In vivo variable and multi-day response from an insulin-releasing photoactivated depot.
Previously we have demonstrated that light can be used to control the release of insulin in diabetic animals, followed by a reduction in blood glucose. This is accomplished using a photoactivated depot (PAD) of insulin injected into the skin, and irradiated by a small external LED light source. In this work for the first time we demonstrate dose-response, showing that we can vary insulin release and commensurate blood glucose reduction by varying the amount of light administered. In addition to demonstrating dose-response, we have shown multi-day depot response, with insulin being released on two different days from the same depot. The material used in these studies was CD-insulin, a form of insulin that has a highly non-polar cyclododecyl group attached, markedly reducing the solubility of the modified material, and allowing it to form a depot upon injection. Upon photolysis, the cyclododecyl group is removed, releasing fully native, soluble insulin. Variable response and multi-day response as demonstrated strongly support the potential utility of the PAD approach for the variable and extended release of therapeutic peptides.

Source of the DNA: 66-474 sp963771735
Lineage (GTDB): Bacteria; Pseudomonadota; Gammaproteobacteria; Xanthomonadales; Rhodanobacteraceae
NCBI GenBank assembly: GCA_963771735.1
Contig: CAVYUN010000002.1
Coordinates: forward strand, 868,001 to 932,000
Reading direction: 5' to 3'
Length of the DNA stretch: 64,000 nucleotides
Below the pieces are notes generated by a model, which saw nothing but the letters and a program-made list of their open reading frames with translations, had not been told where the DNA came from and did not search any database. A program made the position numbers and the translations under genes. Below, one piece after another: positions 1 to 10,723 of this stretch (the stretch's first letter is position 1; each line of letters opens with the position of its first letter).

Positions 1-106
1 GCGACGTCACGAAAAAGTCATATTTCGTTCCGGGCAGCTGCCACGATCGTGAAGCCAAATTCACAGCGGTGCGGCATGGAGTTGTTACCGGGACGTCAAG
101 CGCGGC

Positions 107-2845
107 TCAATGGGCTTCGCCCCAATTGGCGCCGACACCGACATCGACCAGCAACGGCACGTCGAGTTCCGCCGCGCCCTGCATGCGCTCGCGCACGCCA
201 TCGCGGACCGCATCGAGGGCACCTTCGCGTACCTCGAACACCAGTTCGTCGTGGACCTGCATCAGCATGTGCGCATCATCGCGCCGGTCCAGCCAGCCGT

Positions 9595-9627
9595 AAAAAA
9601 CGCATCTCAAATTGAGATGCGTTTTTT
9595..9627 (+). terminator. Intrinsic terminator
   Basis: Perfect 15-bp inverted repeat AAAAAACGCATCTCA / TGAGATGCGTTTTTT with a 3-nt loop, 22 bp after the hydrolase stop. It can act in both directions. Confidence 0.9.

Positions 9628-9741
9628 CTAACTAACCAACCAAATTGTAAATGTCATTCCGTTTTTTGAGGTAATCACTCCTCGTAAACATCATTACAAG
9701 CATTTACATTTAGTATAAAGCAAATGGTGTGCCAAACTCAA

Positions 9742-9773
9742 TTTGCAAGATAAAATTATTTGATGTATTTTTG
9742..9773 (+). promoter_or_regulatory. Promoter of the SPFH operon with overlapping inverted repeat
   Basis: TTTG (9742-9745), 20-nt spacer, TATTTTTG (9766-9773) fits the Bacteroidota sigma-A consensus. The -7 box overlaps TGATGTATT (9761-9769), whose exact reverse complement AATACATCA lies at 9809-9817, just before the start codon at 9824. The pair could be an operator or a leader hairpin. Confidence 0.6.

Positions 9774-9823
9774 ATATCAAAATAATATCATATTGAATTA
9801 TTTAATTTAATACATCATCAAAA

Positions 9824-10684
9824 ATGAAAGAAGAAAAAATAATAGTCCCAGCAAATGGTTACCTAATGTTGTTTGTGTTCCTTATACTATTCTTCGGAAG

Bioorganic & medicinal chemistry letters
Animals; Insulin; Blood Glucose; Skin; Solubility; Photolysis
Insulin; Light activation; Photochemistry; Variable delivery
Nadendla K, Chintala S, Kover K, Friedman SH. In vivo variable and multi-day response from an insulin-releasing photoactivated depot. Bioorg Med Chem Lett. 2023;92:129388. doi:10.1016/j.bmcl.2023.129388